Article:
It Was All Fun and Games Until My Beer Pong Hot Flash

It Was All Fun and Games Until My Beer Pong Hot Flash

Recently my husband and I visited our daughter at college for Family Weekend. Another glorious visit designed to make me feel like I’m 1000-years-old surrounded by all those newly professional beer-chugging 20-somethings! Was I like that in college? It’s all a bit fuzzy, so the answer must be yes. You moms know what I mean? Remember the days before we even knew what hot flashes were?

Our daughter lives in a house with 6 other girls and they hosted a pre-football tailgate before we went to the stadium for the big football game. (Deep breath) Let the games begin!

The girls set up a table and we played a moms v. dads game of flip-the-cup. It’s basically a relay race drinking game. The first person drinks some beer from a red cup, then puts said cup down and flicks it with a finger so it lands upright and then and only then the next person is allowed to go. Like our daughters, we moms took this very seriously. 

As the game was about to start, I felt it. Out of nowhere the heat started rising. Try to slow down and breathe, my doctor would say, as if that ever makes any difference at all. It was too late. The flash had begun and I was gonna’ have to ride this bad boy out.

Menopause sucks. Or I guess it’s perimenopause I’m talking about. I’ll go out on a limb and assume they both suck. And as if it weren’t hard enough losing my mother too long ago, now she’s not even here for me to be able to ask her about all the crap I’m going through now. I kind of remember her blasting the cool air at times while the rest of us snuck over to the thermostat and put the heat back on. Holy crap, mom – I get it now and I. AM. SORRY!

You see, of all the stuff I’ve been going through lately, the hot flash (or flush as my gyno likes to call it) really takes the cake. I now dress in layers. I have to. They’re good for peeling off one piece at a time – depending on how hot you’re actually feeling. They’re also good for protection, for tucking in the humiliation as beads of sweat make my makeup run, stealing my youth and leaving me uneven with no cover. 

It’s embarrassing and it’s upsetting and it’s mostly goddamn hot! Gone are the carefree days of cute sweaters and tight turtlenecks and anything made of wool. Now it’s about breathable fabrics and v-necks and colors that don’t show sweat marks. 

And right then I heard one of the girls yell, “Go!”. It was hot as hell in my body even though the house was cool. The living room was bright and crisp and the parents were happily smiling in their sweatshirts and beanies. Seven dads stood on one side of the table facing seven moms on the other side. Cups halfway filled with beer were on the table between each couple. Leaves that had clearly blown in when the last person entered the house could be seen on the floor by the door. Loud music filled the room and the smell of beer and vodka and toasted bagels floated in the air. A chocolate kiss sat on the floor under the table.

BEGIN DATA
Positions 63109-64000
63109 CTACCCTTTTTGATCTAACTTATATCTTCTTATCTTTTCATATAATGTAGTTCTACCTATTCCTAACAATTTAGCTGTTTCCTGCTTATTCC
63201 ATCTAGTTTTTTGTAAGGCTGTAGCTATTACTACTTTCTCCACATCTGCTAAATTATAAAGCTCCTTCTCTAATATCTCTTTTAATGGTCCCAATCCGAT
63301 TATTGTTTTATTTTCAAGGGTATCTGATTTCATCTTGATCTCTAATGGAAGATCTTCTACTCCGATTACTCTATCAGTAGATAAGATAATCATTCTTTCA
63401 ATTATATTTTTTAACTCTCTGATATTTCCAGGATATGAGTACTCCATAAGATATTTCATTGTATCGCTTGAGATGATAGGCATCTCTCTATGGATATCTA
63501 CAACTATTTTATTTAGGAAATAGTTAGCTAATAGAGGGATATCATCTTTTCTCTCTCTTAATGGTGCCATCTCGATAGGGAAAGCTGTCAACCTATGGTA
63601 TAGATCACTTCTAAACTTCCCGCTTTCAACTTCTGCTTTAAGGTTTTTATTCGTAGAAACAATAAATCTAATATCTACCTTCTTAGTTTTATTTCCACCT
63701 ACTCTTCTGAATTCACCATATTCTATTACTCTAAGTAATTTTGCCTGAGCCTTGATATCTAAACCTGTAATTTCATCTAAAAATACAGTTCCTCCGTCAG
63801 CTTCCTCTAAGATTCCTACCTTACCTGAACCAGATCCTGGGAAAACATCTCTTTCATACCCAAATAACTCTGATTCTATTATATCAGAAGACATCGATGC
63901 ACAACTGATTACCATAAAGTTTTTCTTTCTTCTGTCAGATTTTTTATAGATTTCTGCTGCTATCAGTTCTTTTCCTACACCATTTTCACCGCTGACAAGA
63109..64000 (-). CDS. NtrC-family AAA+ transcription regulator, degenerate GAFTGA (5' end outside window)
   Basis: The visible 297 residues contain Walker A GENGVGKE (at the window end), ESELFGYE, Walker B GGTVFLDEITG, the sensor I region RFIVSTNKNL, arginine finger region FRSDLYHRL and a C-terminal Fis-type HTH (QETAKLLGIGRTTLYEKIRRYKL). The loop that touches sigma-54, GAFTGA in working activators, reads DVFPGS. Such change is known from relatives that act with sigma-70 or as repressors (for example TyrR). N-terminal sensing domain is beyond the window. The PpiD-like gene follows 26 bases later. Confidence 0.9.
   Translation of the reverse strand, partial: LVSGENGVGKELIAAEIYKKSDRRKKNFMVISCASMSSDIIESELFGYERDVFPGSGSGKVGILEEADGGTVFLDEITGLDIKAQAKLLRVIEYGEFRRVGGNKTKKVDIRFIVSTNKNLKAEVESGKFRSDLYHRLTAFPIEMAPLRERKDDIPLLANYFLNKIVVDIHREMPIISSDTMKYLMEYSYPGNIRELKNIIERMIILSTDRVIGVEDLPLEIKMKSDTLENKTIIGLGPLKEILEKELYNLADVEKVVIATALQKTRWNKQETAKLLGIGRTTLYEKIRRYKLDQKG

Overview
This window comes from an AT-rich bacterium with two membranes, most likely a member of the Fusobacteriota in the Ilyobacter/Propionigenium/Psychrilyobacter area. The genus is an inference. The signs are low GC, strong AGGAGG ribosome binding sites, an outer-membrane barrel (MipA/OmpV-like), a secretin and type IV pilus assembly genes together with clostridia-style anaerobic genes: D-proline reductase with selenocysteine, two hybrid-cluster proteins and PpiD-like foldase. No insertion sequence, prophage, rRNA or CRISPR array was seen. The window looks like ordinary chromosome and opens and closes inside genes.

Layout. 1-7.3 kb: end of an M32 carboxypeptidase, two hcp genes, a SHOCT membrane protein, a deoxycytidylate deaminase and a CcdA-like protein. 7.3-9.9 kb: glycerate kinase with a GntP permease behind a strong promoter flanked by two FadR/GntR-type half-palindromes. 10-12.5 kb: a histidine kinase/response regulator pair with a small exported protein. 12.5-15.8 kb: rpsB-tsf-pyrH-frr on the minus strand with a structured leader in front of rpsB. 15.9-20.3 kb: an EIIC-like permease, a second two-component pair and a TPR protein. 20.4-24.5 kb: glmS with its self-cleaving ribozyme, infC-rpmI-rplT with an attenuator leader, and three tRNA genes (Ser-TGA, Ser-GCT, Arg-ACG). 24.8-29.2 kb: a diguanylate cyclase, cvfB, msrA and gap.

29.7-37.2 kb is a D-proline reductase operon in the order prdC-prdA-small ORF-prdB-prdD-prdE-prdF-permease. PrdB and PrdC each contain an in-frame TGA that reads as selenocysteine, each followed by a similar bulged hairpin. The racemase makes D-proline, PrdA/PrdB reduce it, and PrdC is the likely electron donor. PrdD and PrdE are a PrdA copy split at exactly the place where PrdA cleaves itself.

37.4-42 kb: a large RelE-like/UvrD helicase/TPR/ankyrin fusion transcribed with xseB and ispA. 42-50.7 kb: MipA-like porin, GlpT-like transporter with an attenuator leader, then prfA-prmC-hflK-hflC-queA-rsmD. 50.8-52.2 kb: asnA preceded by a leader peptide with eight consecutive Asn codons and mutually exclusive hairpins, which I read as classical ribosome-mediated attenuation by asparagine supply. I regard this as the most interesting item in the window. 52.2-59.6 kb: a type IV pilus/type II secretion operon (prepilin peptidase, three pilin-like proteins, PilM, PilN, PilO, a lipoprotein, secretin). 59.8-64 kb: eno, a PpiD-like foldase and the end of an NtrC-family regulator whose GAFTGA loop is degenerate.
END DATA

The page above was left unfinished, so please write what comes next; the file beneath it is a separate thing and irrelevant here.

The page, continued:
The first mom, blond and svelte, had on a blue Michigan sweatshirt and jeans and she had a hand on her cup. She wore a determined smile and looked like flipping the cup in front of her was a matter of life or death. Her husband, across the table from her in a matching sweatshirt wore the same determined smile. 

I was next to her, sweatshirt already stripped off and on the floor behind me, beanie already on the table in front of me, and the sleeves of my thin ¾ shirt already rolled up even higher. My cheeks were beet red and the beads of sweat on my forehead and upper lip revealed the red where my concealer had washed away. I felt helpless remembering this happening many times before. My horrified eyes gave away the fact that something was wrong. My caring husband, across the table, bundled up in his blue and maize jacket, looked unsure about what to do to help. 

"Don’t stop!… Take this!", I heard as the mom to my right handed me an ice cube. And without a beat we carried on, took control back from that midlife reminder (if only for a moment), crushed the dads, and made our daughters proud.

Who else overcame the dreaded hot flash and was able to persevere with a little help from a friend?